“I never liked Santa Claus. I thought he was scary and creepy. I had a problem with him. But the look on those little girls’ faces, when they caught sight of the reindeer and the sleigh – I don’t think I’ll ever see more pure wonder and joy. The girls’ eyes were just huge. One of them said, ‘Oh! Oh!’ And they ran to the window and looked out, and they were saying, ‘Oh! Oh! Oh!’ It was just pure joy and credulity. Their utter belief in what they were seeing was just the most beautiful thing. And all the… all the… I’m sorry, but all the shit I’d been through in California, it just got washed away. It was like I was being reborn, just watching those girls and their reaction.”

“That does sound beautiful.”

“But what does this have to do with anything?”

The dumpling inclined her head suggestively.

“Russ didn’t see it the way I did,” Marion said. “He didn’t get it at all. And I couldn’t tell him what it meant to me, because I couldn’t tell him what I’d been through.”

“It’s never too late to tell him.”

“No, it’s definitely too late. That Christmas Eve would have been the time to do it. ‘I had an affair with a married man, I tried to break up his marriage by telling his wife, and I got so crazy they had to lock me up on Christmas morning.’ There was no way that story was going to fly, not with Russ.”

“You were institutionalised on Christmas?”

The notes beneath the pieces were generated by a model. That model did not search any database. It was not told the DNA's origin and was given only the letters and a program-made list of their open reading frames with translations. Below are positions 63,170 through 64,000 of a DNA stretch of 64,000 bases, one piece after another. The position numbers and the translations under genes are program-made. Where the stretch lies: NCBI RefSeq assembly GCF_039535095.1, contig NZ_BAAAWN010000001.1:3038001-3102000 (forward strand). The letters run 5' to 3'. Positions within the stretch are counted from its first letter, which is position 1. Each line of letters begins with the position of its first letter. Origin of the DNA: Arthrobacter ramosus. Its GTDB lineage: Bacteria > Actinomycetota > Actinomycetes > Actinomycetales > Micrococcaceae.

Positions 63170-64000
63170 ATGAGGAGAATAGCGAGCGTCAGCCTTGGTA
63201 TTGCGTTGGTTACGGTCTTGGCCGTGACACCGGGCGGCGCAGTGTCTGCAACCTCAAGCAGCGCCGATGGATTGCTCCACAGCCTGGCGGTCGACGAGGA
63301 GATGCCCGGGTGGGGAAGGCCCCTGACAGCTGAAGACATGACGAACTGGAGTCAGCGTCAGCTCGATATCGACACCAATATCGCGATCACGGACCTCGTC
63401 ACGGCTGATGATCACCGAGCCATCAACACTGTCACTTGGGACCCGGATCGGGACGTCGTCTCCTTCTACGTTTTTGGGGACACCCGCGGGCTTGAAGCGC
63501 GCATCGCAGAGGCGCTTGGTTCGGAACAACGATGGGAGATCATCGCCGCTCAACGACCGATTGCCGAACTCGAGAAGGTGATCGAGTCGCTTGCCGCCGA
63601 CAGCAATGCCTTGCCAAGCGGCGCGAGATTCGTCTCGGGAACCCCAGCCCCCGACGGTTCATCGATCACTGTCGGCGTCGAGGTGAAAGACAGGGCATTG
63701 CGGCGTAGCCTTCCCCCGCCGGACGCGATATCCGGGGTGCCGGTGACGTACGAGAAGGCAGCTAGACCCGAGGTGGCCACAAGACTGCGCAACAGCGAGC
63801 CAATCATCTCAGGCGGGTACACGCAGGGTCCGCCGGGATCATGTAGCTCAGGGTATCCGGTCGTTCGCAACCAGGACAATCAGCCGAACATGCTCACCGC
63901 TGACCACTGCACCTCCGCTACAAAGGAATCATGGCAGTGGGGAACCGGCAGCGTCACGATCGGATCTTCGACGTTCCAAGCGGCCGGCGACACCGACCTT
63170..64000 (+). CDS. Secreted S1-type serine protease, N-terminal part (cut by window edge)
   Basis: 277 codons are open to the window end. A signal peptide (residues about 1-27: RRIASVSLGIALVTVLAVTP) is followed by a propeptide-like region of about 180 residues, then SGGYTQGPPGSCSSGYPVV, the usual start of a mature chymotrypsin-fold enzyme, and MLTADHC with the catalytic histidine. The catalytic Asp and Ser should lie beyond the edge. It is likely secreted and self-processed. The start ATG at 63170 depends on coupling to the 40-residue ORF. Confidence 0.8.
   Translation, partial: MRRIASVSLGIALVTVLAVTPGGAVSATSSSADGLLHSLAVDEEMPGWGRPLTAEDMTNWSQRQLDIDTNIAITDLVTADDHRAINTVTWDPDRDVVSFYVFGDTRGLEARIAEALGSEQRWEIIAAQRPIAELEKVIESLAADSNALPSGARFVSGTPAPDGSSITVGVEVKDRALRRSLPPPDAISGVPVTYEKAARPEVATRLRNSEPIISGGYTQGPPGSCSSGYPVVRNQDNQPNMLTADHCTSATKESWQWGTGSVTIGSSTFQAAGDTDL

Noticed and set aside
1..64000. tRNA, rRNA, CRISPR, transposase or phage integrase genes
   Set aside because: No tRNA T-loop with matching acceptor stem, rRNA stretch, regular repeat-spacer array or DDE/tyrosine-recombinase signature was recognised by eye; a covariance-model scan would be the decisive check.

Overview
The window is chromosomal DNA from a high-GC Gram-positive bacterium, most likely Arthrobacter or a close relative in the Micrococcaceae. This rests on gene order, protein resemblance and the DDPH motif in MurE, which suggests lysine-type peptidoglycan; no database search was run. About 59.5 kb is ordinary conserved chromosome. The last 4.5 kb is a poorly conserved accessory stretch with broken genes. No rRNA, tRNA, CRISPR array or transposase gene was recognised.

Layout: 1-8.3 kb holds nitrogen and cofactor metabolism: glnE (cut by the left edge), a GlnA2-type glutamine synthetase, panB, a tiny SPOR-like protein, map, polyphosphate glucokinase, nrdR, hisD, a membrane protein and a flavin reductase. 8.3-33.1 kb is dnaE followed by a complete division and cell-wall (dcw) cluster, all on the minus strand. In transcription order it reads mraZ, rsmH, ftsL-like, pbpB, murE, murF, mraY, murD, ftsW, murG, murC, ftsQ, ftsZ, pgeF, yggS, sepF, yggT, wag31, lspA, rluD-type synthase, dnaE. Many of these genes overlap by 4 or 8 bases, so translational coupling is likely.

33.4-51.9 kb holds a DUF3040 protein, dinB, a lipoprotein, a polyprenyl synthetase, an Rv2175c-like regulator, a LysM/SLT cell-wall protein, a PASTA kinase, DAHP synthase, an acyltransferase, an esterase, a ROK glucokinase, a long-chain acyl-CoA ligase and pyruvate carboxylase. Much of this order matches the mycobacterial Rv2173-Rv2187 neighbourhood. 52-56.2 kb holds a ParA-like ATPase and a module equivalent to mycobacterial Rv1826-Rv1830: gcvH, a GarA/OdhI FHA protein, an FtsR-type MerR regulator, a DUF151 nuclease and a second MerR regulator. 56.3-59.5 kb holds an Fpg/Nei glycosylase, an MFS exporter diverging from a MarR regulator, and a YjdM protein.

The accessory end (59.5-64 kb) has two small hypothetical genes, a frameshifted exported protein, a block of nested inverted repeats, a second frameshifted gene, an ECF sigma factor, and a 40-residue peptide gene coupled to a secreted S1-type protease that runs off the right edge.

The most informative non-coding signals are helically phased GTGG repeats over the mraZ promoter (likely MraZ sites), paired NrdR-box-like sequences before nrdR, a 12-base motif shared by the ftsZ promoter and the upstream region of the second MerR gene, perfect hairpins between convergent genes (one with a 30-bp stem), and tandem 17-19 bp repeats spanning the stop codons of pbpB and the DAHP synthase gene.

“Had I not mentioned that?”

“You hadn’t.”

“Well, there you go. That’s how the leopard got his spots.”


“Now you know why I hate Christmas. We can call it a breakthrough, and I can go home and eat some more sugar cookies. Tra-la-la, tra-la-la. I can live happily ever after.”

Sophie frowned.

“We had a horrible fight that night,” Marion said. “Russ and I, in New Mexico. It was our first real fight, and I promised myself we’d never have another one. No matter what it took, I wasn’t going to raise my voice with him again. I would love him and support him and keep my mouth shut. Because he saw something very different when he looked at those two girls. He said he was disgusted by the parents – that they were encouraging their children to worship a false idol. That they were lying to their kids and neglecting the true meaning of Christmas, which had nothing to do with Santa Claus. And I went out of my mind again. I felt like I’d experienced a kind of magical rebirth – something truly Christian, by the way, which was to forgive, oh, not forgive, but to get over… well.”

She felt herself going red. The dumpling’s eyes were on her.

“It was… I’m not explaining it right. Santa was… Santa wasn’t… I could see that it was only an illusion. It was just some cowboy in a Santa suit, not… And somehow that, plus the girls – I was sharing in someone else’s joy and wonder. I knew it was only an illusion, but because it was only an illusion I could be an innocent little girl again myself. And that mattered so much to me, and Russ didn’t get it. I was screaming at him, just out of control. I hated him, and I could see I was scaring the daylights out of him, and I said to myself, nope, never going to do that again, ever. And you know what? I never did. Tomorrow will be exactly twenty-five years that I’ve been keeping my mouth shut.”

The dumpling seemed preoccupied. She glanced over her shoulder at the falling snow. “I’m sorry if this is a difficult question,” she said. “But I feel I have to ask again. Is there something important you’re not telling me?”

A coldness surged through Marion. “What kind of thing.”

I’m not quite sure. There was just – something in your tone of voice. I’ve thought I might have heard it once or twice before, and just now I heard it again, very clearly. I’m not saying I’m a world-class practitioner. And, by the way, in case you didn’t know, I don’t believe in Just So stories. I don’t believe there’s a single key that unlocks everything.